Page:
Reduced headcount is one possible explanation. Telcos employed 5.11 million at the end of June 2020, from 5.21 million a year earlier. Earnings reports show, however, that labor costs rose again in 2Q20, on a relative basis: from 23.5% in 2Q19, labor costs were 24.3% of opex (ex-D&A) on an annualized basis in 2Q20. Many telcos pointed to reductions in marketing expenses, as demand for new services slowed to a halt. They also cited...CONTINUE READING

Telecom’s biggest vendors – 2Q20 edition (25 September)

Telco NI vendor revenues decline by 5% YoY in 2Q20 for market excluding Huawei, which surged amidst China's 5G push

Vendors signal a weak 2H in telco market after another YoY decline in 2Q20; China boosts Huawei

Vendor revenues in the telco network infrastructure (telco NI) market declined again in 2Q20 on a year-over-year (YoY) basis, for the third straight quarter. Huawei’s unusual first half report skewed the market upwards, to produce a global average decline of just 1% YoY. However, if you exclude Huawei, the rest of the telco NI market dropped by a steeper 5.3%. Removing both ZTE and Huawei would yield a telco NI decline of 6.3%. Telco spending stats are consistent with this steep drop, and not surprising given the economic pressures induced by COVID-19.

The Chinese government’s decision to step on the 5G accelerator lifted global averages, and it also lifted Huawei’s fortunes. Huawei has a huge embedded base of equipment across the globe, true, but large telcos in a wide range of developed and developing markets are turning away from the vendor as they make their 5G decisions. Since the arrest of Huawei’s CFO in December 2018, longstanding concerns about the company’s close links to the government have come out of the shadows. This has given a boost to its rivals across the board, and in the mobile RAN has spurred more telco interest in open RAN.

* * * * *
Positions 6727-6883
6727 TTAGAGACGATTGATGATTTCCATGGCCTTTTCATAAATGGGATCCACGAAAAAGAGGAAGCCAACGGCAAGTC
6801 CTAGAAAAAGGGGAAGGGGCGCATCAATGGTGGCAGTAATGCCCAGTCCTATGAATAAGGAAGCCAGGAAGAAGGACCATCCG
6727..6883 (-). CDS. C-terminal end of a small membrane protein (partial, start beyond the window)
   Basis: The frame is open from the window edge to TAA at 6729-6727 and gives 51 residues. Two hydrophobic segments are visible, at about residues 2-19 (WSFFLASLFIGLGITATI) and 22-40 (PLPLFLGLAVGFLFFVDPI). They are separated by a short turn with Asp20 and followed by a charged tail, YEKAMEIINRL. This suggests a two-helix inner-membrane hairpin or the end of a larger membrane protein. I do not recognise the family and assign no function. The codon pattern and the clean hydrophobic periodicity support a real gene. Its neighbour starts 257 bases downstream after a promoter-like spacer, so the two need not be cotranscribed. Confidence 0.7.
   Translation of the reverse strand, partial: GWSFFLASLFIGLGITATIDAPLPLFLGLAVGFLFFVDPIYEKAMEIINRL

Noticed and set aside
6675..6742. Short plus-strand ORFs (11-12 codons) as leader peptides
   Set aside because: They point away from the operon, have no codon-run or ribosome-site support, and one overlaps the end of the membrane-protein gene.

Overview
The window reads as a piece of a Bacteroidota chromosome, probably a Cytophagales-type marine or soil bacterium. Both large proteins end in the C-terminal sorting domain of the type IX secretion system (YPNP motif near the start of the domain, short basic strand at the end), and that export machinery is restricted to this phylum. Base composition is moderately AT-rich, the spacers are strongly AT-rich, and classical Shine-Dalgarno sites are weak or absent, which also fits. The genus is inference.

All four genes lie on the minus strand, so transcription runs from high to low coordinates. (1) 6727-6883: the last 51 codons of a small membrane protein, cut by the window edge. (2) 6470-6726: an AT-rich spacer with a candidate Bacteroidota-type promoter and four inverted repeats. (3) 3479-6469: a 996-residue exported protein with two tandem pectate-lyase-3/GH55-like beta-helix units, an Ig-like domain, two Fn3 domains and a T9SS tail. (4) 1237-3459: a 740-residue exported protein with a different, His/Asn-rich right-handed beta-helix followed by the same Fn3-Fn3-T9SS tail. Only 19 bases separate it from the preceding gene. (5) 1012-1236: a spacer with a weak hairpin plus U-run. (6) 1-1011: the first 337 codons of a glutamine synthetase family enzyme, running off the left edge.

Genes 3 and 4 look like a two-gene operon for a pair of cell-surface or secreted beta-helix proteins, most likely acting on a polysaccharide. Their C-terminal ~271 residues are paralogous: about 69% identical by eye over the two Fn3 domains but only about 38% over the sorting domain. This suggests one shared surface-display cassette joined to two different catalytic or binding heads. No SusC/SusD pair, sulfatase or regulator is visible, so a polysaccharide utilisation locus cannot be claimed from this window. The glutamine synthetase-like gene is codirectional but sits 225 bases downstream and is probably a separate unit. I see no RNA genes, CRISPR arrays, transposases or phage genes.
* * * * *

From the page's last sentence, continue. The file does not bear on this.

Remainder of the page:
China’s 5G base station count surges in 2Q

Vendor revenues in the telco NI market have been flat for several years, hovering between $210 and $220 billion on an annualized (12 month rolling) basis. Telco spending – both capex and network opex – has followed a similar pattern of limited volatility. Network build cycles come and go at different times across the globe. Even with generational upgrades like 3G to 4G in the mobile RAN, the spending doesn’t happen all at once. China is the exception. Its telecom industry plays a big part in the government’s overall industrial policy, and all key operators are state-controlled through shareholding and other means. Hence, when the Chinese government decides to make a push, global market stats can be affected in a big way. That happened in 2Q20.

For all reporting vendors, telco NI revenues in 2Q20 amounted to $53.6B, down 1% from 2Q20. That’s an improvement from consecutive 5% declines in 4Q19 and 1Q20. But the improvement is due mainly to Huawei and ZTE, whose telco NI revenues rose 16 and 11%, respectively, from 2Q19 (in USD terms). Their growth stems from a surge in 5G base station spending in China. The government wanted to establish perceived “leadership” in 5G, stimulate a sagging economy, and help out national champion Huawei as its global fortunes sagged. Based on MIIT data, China had a total of 130,000 5G enabled base stations at year-end 2019, added 68K in 1Q20 and another 212K in 2Q20. That means about 75% of the newly built (or upgraded) 5G base stations in 1H20 were completed in the second quarter, in line with Huawei’s surge.